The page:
A Red Flag?
Regarding the Episcopal church called “The Cathedral of the Confederacy” (“Robert E. Lee Worshipped Here,” by Betsy Shirley, April 2017): Token efforts of repentance such as the removal of the Confederate flag will not suffice; full biblical repentance requires massive restitution in order to repair the enormous oppression and damage done to African-American people over the centuries.
It’s always great to read about an entrepreneur who shows that justice can be good business (“Grocery Store Inequity,” by Courtney Hall Lee, April 2017). I was interested to read of Jeff Brown’s effort to introduce quality, convenient shopping to low-income areas of Philadelphia because I lived in the southwest Germantown part of that city for two years back in the mid-1980s. I quickly noticed, when visiting the suburbs, that perishable food was much more plentiful and varied and lasted longer than food I bought at the “supermarket” a mile away from my apartment. One can only suppose that low-income folk did not find expensive, quickly spoiled food appealing and, since they didn’t buy it, healthy, fresh food was harder and harder to get. People are too often blamed for their own poor health habits. Please keep informing about the barriers faced in the name of “just business.”
Spivey’s Still Got It
Regarding “The Trump Presidency, One Year Later,” by Ed Spivey (April 2017): I laughed so many times that my wife wanted to read it! I think humor may be one of the best antidotes for the toxicity of our times. Spivey’s humor is also self-deprecating, which is more effective than the self-righteousness I feel and express so often. Thank you, Ed, for making us laugh while reminding us that we have all sinned and come short of the glory of God.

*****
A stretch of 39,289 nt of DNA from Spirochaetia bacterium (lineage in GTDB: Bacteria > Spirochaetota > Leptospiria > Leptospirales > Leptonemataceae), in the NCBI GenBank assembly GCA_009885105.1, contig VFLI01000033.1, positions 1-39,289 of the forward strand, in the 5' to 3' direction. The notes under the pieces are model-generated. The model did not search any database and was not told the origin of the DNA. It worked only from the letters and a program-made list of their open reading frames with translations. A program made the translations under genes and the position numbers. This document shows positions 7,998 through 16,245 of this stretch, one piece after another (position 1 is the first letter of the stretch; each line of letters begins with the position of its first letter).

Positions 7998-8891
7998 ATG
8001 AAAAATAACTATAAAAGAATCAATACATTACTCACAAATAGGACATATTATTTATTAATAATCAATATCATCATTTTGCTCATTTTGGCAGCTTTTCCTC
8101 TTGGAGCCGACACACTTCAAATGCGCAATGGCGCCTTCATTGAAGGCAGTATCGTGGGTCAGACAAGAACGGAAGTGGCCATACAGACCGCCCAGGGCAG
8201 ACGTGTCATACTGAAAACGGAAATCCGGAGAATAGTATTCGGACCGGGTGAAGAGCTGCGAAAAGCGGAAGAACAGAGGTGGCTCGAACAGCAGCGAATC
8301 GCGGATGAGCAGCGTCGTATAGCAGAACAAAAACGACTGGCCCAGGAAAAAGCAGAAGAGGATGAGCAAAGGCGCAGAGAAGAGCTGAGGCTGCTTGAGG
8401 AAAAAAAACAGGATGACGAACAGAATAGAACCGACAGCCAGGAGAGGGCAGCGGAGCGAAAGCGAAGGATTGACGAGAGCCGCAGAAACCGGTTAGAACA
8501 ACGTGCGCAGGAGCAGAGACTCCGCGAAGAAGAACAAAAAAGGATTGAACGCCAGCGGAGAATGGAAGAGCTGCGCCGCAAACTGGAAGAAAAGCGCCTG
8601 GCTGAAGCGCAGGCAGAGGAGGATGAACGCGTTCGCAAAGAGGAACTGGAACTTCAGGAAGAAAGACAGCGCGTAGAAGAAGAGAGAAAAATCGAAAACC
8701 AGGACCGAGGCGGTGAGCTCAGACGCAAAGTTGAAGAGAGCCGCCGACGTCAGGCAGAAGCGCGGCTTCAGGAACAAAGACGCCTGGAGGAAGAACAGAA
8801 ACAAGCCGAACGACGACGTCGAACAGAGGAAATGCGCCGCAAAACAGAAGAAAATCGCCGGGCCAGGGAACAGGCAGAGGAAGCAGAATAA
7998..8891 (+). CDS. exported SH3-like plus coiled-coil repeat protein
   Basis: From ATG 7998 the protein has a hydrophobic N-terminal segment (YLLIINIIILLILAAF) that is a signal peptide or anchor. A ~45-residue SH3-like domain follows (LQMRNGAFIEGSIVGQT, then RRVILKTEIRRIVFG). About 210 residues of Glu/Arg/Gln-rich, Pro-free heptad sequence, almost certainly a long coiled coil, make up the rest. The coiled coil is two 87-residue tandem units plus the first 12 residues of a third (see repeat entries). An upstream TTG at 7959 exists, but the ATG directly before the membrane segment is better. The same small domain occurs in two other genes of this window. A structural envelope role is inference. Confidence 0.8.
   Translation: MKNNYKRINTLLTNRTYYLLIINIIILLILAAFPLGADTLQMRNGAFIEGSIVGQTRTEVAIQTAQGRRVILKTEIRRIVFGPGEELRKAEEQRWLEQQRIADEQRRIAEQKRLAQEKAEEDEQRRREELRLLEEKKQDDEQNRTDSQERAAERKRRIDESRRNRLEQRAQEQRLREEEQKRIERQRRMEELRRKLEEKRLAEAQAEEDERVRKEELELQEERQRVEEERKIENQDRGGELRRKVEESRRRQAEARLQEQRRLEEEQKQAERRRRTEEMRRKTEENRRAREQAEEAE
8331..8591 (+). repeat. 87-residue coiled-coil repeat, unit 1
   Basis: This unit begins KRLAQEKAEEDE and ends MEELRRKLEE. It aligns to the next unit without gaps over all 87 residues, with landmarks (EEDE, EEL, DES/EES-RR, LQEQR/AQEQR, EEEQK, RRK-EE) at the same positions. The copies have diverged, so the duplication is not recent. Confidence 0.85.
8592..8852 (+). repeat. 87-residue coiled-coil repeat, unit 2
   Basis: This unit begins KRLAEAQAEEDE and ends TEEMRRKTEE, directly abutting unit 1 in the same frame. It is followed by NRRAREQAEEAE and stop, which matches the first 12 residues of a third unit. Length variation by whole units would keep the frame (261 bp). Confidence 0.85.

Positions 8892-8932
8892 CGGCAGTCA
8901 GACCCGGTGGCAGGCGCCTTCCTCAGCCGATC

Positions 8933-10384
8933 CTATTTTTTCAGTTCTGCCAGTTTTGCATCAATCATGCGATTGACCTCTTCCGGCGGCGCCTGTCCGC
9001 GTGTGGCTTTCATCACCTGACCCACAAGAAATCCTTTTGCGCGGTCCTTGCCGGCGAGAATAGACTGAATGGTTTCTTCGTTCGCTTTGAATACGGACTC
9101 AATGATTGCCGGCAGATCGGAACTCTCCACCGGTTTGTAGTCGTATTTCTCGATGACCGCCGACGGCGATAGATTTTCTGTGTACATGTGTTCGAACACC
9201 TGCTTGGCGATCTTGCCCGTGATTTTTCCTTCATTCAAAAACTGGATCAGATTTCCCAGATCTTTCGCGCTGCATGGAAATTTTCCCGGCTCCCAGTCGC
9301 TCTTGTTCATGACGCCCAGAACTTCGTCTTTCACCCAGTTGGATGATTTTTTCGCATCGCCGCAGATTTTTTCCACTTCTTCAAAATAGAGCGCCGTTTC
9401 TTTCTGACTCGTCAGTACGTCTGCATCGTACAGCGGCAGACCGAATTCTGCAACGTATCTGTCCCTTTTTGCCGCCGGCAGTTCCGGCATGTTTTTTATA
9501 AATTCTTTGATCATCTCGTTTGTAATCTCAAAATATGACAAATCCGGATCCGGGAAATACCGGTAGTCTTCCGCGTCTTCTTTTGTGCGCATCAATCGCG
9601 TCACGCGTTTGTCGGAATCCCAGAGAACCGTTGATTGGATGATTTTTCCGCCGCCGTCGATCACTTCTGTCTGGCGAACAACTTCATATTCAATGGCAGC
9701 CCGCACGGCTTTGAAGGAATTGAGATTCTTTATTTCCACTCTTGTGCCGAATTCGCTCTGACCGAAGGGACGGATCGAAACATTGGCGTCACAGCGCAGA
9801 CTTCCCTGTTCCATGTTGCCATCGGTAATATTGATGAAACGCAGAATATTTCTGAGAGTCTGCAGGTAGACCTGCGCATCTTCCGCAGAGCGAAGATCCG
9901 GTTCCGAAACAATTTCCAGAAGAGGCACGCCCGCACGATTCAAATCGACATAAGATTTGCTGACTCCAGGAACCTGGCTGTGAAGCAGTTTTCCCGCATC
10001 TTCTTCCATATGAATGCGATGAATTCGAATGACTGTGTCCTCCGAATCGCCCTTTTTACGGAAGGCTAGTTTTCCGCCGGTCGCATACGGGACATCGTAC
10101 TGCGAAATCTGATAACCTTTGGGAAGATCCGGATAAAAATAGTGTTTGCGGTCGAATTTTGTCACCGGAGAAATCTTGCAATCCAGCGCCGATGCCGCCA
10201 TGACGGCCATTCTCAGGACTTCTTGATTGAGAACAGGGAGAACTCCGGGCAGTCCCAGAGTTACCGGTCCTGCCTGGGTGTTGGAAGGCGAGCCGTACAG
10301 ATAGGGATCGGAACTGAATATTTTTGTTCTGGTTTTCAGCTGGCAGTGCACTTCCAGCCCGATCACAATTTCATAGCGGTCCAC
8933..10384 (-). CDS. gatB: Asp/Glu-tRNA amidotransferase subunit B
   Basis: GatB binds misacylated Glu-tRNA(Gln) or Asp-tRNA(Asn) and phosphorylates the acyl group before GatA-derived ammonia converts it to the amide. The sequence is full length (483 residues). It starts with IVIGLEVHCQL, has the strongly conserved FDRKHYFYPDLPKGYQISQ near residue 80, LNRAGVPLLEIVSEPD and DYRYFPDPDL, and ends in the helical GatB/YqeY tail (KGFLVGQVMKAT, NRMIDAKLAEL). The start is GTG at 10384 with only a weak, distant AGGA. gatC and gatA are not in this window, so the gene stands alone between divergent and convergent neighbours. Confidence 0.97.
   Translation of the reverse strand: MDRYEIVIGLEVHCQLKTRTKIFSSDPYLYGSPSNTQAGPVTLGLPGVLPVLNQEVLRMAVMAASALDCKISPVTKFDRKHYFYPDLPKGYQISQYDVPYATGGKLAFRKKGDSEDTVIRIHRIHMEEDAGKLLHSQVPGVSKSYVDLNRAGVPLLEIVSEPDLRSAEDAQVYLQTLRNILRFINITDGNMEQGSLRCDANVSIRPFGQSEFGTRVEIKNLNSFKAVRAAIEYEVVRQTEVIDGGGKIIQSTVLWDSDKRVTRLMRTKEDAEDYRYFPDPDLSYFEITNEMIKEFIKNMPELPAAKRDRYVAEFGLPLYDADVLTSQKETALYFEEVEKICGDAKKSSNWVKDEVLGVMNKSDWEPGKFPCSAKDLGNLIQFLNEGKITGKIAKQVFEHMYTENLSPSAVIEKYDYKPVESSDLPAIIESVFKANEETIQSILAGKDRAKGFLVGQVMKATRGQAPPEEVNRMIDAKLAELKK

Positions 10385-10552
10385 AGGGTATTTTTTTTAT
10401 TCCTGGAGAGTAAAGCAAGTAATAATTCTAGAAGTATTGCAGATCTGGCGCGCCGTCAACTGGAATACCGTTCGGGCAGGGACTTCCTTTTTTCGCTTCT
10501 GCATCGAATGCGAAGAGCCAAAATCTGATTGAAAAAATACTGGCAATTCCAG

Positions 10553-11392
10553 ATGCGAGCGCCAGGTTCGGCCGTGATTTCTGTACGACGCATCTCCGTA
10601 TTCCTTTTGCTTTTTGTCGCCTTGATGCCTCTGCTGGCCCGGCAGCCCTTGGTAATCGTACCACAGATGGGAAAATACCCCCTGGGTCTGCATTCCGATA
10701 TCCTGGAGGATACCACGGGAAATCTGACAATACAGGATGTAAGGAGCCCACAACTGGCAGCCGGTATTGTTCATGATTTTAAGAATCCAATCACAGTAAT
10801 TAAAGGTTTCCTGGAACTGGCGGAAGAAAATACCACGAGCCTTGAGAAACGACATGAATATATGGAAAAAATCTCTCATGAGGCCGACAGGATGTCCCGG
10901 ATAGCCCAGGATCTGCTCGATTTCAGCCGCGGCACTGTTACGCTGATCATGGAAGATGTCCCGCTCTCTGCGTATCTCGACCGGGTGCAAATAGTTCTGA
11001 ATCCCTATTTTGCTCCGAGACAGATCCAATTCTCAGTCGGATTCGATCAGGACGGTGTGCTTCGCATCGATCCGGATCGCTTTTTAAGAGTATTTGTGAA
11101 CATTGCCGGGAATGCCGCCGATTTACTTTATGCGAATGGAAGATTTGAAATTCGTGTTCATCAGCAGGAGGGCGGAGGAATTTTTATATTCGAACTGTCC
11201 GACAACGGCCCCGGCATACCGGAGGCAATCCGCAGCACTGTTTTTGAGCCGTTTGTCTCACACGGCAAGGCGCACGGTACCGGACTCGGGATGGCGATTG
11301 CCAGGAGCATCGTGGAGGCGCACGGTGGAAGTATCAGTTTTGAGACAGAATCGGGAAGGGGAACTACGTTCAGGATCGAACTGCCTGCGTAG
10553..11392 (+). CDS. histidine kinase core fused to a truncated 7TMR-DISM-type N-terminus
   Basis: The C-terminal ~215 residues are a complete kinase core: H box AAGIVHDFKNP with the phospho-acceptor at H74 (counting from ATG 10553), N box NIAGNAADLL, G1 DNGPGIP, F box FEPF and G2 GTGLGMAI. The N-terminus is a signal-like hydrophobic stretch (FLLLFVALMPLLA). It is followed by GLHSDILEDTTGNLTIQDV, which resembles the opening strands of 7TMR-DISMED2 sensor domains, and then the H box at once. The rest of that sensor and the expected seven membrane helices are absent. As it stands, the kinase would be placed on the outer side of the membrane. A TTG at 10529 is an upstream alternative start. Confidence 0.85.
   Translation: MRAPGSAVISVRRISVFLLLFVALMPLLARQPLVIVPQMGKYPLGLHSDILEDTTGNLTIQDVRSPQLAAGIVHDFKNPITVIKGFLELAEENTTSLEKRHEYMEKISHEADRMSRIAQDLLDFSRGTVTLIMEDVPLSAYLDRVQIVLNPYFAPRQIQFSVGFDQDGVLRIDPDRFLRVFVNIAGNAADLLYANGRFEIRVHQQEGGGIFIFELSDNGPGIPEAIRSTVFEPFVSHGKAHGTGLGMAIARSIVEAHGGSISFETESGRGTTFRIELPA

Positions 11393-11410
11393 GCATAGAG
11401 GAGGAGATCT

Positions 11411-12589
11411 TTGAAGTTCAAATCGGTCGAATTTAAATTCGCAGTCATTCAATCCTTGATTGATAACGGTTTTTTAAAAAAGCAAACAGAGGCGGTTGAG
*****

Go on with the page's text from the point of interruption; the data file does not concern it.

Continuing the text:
Charles R. Crawley
Cedar Rapids, Iowa
Don’t Discount Adam Smith
Several points from your interview with Chuck Collins (“Wealth and the Common Good,” March 2017) illustrate the compatibility of his ideas with the economic system of capitalism proposed by Adam Smith. Smith sharply criticized stark economic inequalities. He advocated good wages for workers, writing that efficiencies in the division of labor made it possible to spread wealth even to the lowest ranks of the people. He advocated progressive taxation. And he argued that people were the same—no “myths of deservedness” for Smith. Finally, while Smith did not say anything about campaign finance reform, his excoriating comments on the political power of the wealthy are potent. The clear inference is that the wealthy should not have disproportionate electoral power.
For too long, American political discourse has featured a false dichotomy between capitalism and socialism. This dichotomy has been based on a gross distortion of Smith’s system. It is time to change the conversation to what kind of capitalism would be best for the country and the world: the savage capitalism of recent decades, or the capitalism with justice and equal opportunity that Smith advocated.
John E. Hill
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